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This groundbreaking work redefines traditional ideas of what a aï¿½textaï¿½ should be incorporating new kinds of multimodal texts to revitalize instruction within and across disciplines. The authors provide examples of innovative representations to aid learning in earth science language arts mathematics and social studies classrooms. Each chapter focuses on a specific content area outlining learning goals relevant national standards types of representation that enrich learning and teaching strategies for developing critical literacy specific to that discipline. Reading and Representing Across the Content Areas is a powerful application of creative multimodal teaching principles for meeting challenging standards.
In the late 19th and early 20th centuries, Buddhism in Asia was transformed by the impact of colonial modernity and new technologies and began to spread in earnest to the West. Transnational networking among Asian Buddhists and early western converts engendered pioneering attempts to develop new kinds of Buddhism for a globalized world, in ways not controlled by any single sect or region. Drawing on new research by scholars worldwide, this book brings together some of the most extraordinary episodes and personalities of a period of almost a century from 1860-1960. Examples include Indian intellectuals who saw Buddhism as a homegrown path for a modern post-colonial future, poor whites 'going native' as Asian monks, a Brooklyn-born monk who sought to convert Mussolini, and the failed 1950s attempt to train British monks to establish a Thai sangha in Britain. Some of these stories represent creative failures, paths not taken, which may show us alternative possibilities for a more diverse Buddhism in a world dominated by religious nationalisms. Other pioneers paved the way for the mainstreaming of new forms of Buddhism in later decades, in time for the post-1960s takeoff of 'global Buddhism'.
This book was originally published as a special issue of Contemporary Buddhism.
Presents information about the different kinds of families to beginning readers, including high-impact photos, close photo-to-text match, a picture glossary, and a comprehension question. F&P Text Level Gradient: Level A.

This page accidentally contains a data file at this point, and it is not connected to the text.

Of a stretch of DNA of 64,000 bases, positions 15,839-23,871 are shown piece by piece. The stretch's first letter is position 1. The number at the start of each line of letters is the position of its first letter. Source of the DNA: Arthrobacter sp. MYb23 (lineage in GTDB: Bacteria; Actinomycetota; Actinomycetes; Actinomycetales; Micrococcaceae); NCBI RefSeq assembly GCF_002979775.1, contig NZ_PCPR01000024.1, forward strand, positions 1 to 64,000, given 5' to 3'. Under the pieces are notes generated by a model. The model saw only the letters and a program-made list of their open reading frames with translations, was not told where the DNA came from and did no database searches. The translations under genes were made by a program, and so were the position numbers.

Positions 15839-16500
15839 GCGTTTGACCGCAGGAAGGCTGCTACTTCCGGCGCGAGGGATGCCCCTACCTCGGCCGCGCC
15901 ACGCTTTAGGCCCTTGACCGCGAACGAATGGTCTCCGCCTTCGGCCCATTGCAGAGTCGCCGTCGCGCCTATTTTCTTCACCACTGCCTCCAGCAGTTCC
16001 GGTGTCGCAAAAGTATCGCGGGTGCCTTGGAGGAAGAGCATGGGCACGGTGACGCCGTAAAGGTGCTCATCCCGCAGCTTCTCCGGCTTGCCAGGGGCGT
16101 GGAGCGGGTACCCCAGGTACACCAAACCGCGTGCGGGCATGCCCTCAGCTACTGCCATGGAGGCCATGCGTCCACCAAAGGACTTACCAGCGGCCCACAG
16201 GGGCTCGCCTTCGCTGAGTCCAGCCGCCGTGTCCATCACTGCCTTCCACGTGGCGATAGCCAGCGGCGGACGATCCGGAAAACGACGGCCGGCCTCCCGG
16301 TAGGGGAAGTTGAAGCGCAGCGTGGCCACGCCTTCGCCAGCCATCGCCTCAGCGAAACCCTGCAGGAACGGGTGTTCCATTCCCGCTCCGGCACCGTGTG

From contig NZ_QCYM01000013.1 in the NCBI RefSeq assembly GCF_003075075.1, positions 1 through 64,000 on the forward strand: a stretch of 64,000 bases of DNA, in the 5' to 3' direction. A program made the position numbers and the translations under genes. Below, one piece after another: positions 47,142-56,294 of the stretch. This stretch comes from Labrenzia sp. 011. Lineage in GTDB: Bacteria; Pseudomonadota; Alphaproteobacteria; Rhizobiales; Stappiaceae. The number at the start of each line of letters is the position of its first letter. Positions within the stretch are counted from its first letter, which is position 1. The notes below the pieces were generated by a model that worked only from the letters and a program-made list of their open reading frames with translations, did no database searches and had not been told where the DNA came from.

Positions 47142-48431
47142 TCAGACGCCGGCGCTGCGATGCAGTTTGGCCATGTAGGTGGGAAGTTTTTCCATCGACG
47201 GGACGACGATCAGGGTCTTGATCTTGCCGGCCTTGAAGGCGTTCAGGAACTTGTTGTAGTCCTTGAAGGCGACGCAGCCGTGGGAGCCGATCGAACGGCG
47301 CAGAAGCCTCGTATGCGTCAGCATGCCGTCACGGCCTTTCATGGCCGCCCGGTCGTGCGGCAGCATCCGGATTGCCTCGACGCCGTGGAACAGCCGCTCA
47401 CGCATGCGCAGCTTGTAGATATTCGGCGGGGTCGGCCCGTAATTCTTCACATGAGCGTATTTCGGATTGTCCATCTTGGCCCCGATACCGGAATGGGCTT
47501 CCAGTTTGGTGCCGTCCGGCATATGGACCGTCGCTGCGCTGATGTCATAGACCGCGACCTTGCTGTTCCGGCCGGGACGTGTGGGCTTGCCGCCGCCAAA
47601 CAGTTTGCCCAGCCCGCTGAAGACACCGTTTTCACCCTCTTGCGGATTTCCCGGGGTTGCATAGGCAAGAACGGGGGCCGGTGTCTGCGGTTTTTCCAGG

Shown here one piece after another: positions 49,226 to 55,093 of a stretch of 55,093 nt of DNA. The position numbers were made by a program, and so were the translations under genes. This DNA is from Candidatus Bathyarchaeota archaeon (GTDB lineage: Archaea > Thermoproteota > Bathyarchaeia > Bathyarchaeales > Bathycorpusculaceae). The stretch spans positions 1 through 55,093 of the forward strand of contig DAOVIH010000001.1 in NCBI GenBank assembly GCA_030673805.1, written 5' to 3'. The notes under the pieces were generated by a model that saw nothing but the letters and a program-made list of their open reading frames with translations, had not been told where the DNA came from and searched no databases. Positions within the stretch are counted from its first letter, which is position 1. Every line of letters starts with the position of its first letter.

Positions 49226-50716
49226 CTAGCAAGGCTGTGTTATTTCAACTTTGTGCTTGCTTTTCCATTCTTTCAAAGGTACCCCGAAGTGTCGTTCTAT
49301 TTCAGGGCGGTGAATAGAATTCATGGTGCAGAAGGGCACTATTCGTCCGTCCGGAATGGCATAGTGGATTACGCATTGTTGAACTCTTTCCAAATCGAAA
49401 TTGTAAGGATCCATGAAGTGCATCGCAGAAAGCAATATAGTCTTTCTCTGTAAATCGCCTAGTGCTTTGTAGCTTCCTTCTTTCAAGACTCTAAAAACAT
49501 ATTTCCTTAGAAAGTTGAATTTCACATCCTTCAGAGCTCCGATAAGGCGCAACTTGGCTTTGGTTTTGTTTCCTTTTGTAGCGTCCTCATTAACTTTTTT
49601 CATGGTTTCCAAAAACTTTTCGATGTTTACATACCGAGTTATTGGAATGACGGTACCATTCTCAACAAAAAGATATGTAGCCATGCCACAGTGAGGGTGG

ABOUT THE BOOK Since its first publication in 1991, Geoffrey Moores Crossing the Chasm: Marketing and Selling High Tech Products to Mainstream Customers has set the standard for tech business moguls. In fact, it has become the standard for all of us trying to make our way in the confusing world of technology business. Moore argues that there is a chasm that exists between early adopters of a potentially disruptive technology product and what he calls the early majority, or the market segment that takes such a product to the upper ranges of success. Moore believes that early adopters and visionaries have very different expectations than the pragmatists that follow. In this book, he explores those differences and suggests specific techniques to successfully cross the "chasm." These include choosing a target market, understanding the whole product concept, positioning the product, building a successful marketing strategy, and choosing the most appropriate distribution channel and pricing. MEET THE AUTHOR Richard Childers is an experienced writer and a member of the Hyperink Team, which works hard to bring you high-quality, engaging, fun content. Happy reading! EXCERPT FROM THE BOOK Moores major thesis is that there is something wrong with the High Tech Marketing Model. There are gaps separating the major groups described in the Technology Adoption Life Cycle. These gaps represent the fact that any group will have a hard time accepting a new product if it is marketed to them in the same manner it was marketed to the group that preceded them. Each of these gaps is an opportunity for marketing to lose momentum and miss the transition to the next group. Two of these gaps are relatively small, what Moore calls cracks in the bell curve. The gap between innovators and early adopters occurs when a hot new technology product cannot be transitioned into a major new benefit. The enthusiast loves it for its architecture, but nobody can even figure out how to start using it. There is a second crack of similar size that exists between the early majority and the late majority. It comes at a time in the product life cycle when the market is well developed and the technology product is in the mainstream. While the early majority was quite willing and able to achieve the level of technical competence required to gain benefit from the product, the late majority user is much less so. In order to continue developing their market by moving into the late majority segment, the product marketers must make the product easier to use and implement. If they fail to do so, they may fail in their attempts to transition to this next segment. CHAPTER OUTLINE Quicklet on Geoffrey A. Moore's Crossing the Chasm: Marketing and Selling High Tech Products to Mainstream Customers Geoffrey A. Moore's Crossing the Chasm: Marketing and Selling High Tech Products to Mainstream Customers The High Tech Marketer's Bible About the Author About the Book Overall Summary ...and much more
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